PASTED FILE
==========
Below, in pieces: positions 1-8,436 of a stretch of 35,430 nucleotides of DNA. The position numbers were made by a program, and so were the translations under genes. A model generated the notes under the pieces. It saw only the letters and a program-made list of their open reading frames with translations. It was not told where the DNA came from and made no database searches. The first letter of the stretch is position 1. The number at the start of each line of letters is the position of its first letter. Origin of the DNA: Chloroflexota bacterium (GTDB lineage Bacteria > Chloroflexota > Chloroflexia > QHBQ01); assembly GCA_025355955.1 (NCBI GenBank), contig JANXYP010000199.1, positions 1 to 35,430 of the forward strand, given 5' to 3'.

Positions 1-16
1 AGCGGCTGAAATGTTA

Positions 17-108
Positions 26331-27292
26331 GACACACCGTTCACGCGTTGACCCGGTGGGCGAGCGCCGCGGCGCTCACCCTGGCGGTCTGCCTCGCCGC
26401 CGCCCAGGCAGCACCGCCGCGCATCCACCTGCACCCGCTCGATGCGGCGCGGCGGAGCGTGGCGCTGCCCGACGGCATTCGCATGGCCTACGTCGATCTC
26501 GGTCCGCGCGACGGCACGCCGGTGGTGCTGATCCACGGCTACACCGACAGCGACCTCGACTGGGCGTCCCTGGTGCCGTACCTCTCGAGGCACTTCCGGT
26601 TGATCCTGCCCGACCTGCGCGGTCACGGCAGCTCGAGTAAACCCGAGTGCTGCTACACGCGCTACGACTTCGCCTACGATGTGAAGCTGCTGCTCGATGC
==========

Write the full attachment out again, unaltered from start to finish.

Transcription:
Below, in pieces: positions 1-8,436 of a stretch of 35,430 nucleotides of DNA. The position numbers were made by a program, and so were the translations under genes. A model generated the notes under the pieces. It saw only the letters and a program-made list of their open reading frames with translations. It was not told where the DNA came from and made no database searches. The first letter of the stretch is position 1. The number at the start of each line of letters is the position of its first letter. Origin of the DNA: Chloroflexota bacterium (GTDB lineage Bacteria > Chloroflexota > Chloroflexia > QHBQ01); assembly GCA_025355955.1 (NCBI GenBank), contig JANXYP010000199.1, positions 1 to 35,430 of the forward strand, given 5' to 3'.

Positions 1-16
1 AGCGGCTGAAATGTTA

Positions 17-108
Positions 26331-27292
26331 GACACACCGTTCACGCGTTGACCCGGTGGGCGAGCGCCGCGGCGCTCACCCTGGCGGTCTGCCTCGCCGC
26401 CGCCCAGGCAGCACCGCCGCGCATCCACCTGCACCCGCTCGATGCGGCGCGGCGGAGCGTGGCGCTGCCCGACGGCATTCGCATGGCCTACGTCGATCTC
26501 GGTCCGCGCGACGGCACGCCGGTGGTGCTGATCCACGGCTACACCGACAGCGACCTCGACTGGGCGTCCCTGGTGCCGTACCTCTCGAGGCACTTCCGGT
26601 TGATCCTGCCCGACCTGCGCGGTCACGGCAGCTCGAGTAAACCCGAGTGCTGCTACACGCGCTACGACTTCGCCTACGATGTGAAGCTGCTGCTCGATGC